Since the opening of PBI’s office in Chihuahua in 2013, we have established connections with various civil society organisations, including the Sierra Madre Alliance (Alianza Sierra Madre, A.C., ASMAC) which we have formally accompanied since 2018.
ASMAC works to accompany indigenous communities in a region where high risks permanently threaten the wellbeing of those who defend their lives and territories. Chihuahua is one of the states which has had, over the last decade, one of Mexico’s highest murder rates of human rights defenders (HRDs).
In recent years, PBI has opened spaces for direct interactions with international actors. In addition to increasing the recognition of ASMAC’s work, this has allowed organisations abroad to monitor and assess the implementation of the government’s measures to protect the life and integrity of Mexico’s HRDs. “PBI helps us do our work with greater confidence. Also, through collaborating with PBI we have seen a change in the attitude of the authorities, and an increase in their openness [to our work],” says Ernesto Palencia, ASMAC’s lawyer.
As part of a tour organised by PBI in March 2017, Isela González – ASMAC’s director – spoke before the National Human Rights (Comisión de Derechos Humanos, CNDH). She raised her concerns about the elevated risks experienced in Latin America by HRDs focusing on land and environmental issues. In addition, José Ángel Rivas, ASMAC’s field coordinator, participated in a tour to Washington, DC, in 2018, with other HRDs from Guatemala and Honduras. There, Rivas met with US senators, authorities and allied organisations. He explained to them the context impacting his work to defend land and territory rights in Chihuahua.
For ASMAC, these advocacy tours have meant that the issues faced by the Sierra’s communities are on the agenda of international public opinion. Their problems can be debated and monitored, and the organisation has been able to strengthen its links with its donors – which gives them a stronger sense of ownership in the fight for dignity and territory.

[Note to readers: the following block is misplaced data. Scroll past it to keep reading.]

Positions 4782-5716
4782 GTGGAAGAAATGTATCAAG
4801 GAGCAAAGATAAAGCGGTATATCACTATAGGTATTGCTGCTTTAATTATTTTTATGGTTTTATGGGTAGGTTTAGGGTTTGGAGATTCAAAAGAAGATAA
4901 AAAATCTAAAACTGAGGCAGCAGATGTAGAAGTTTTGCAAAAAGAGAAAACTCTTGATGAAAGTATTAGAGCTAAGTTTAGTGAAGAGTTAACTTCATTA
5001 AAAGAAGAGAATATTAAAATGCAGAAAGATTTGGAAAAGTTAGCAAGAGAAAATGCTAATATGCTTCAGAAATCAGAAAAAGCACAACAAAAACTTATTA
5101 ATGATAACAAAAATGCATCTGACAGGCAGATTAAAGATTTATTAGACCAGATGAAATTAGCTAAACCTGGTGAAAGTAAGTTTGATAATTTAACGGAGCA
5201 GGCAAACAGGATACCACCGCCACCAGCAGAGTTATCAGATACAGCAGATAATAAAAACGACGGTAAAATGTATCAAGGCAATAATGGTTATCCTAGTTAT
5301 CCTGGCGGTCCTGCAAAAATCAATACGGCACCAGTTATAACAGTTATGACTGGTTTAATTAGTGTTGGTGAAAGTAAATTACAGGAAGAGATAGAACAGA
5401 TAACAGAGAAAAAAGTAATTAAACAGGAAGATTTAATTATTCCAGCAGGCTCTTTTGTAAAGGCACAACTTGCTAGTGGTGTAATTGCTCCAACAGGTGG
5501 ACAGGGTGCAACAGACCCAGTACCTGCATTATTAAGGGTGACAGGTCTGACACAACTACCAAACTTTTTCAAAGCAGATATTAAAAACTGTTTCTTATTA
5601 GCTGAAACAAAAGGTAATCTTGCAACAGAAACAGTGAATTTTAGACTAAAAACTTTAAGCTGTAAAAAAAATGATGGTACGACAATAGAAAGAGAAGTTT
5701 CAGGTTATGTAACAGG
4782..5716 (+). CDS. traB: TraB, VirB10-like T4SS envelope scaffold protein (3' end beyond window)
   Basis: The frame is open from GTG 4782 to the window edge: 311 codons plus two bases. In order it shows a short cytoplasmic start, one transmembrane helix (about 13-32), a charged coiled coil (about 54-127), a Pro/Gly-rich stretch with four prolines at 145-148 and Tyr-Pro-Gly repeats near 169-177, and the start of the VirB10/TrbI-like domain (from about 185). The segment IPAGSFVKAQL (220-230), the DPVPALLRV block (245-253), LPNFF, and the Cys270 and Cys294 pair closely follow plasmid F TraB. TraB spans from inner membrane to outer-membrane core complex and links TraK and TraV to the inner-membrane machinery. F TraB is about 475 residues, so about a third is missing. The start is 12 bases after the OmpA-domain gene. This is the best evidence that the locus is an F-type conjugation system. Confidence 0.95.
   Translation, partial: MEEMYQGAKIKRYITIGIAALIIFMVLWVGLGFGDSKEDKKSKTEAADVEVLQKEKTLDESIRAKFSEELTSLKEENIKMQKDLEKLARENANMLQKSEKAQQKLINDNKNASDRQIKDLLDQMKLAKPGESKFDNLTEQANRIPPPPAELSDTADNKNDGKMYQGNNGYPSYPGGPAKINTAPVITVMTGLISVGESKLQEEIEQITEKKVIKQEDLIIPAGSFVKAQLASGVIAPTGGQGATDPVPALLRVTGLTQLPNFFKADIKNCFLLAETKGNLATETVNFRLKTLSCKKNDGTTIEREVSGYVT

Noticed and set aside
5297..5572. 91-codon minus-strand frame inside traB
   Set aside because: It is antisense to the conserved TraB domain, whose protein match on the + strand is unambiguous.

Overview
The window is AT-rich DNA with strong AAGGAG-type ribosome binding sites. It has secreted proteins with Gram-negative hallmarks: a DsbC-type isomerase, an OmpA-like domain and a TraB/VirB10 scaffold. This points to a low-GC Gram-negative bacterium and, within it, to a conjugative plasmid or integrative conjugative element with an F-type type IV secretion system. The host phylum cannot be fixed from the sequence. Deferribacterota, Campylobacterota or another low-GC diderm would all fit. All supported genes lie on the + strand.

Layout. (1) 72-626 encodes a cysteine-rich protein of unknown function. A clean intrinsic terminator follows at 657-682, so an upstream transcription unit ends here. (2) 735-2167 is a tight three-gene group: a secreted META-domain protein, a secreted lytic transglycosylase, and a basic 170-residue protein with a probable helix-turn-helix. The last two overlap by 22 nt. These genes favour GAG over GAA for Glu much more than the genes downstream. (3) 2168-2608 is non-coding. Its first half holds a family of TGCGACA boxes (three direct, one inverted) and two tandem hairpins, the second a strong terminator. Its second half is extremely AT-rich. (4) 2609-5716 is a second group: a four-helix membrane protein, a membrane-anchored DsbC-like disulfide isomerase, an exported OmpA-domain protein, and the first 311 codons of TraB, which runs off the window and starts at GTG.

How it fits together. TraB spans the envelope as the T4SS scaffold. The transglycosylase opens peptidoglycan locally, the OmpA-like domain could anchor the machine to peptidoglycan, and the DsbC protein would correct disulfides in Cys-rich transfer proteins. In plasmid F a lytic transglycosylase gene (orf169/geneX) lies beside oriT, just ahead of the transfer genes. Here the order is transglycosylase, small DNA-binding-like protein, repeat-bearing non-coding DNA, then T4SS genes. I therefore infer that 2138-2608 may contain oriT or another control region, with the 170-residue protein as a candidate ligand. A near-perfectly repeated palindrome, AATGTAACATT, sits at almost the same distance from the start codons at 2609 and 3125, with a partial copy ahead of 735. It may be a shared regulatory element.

Although some ASMAC members have measures authorised by the Protection Mechanism, they have not seen convincing actions taken to resolve the structural causes of violence against HRDs. For this reason, the organisation believes the presence of international observers is fundamental to “give the work visibility, and also for the media presence; for the opportunity to be recognised by private and public organisations, and institutions within Mexico and abroad,” as Ernesto Palencia puts it.
Despite their exhaustion and the dangers they face, according to Isela González, “the presence and accompaniment of civil society organisations are fundamental for the Sierra’s communities.”
It is also important to consider that changing routines in order to protect themselves, as those who defend the communities’ dignity have to do, “creates uncertainty and psychological stress”, according to Susan Navarrete, coordinator of ASMAC’s organisational development.
Despite the difficulties and risks of their work, the ASMAC team continues to hold ambitions whose development will be supported by PBI. One is to contribute to the implementation of the principles of truth, justice, reparations and guarantees of non-repetition for the relatives of HRDs who have been assassinated, as well as the serious human rights violations against indigenous communities. Others are to “achieve the recognition of the communities’ ancestral lands”, as Palencia says, and to support the communities in exercising their autonomy as a guarantee of their self-determination.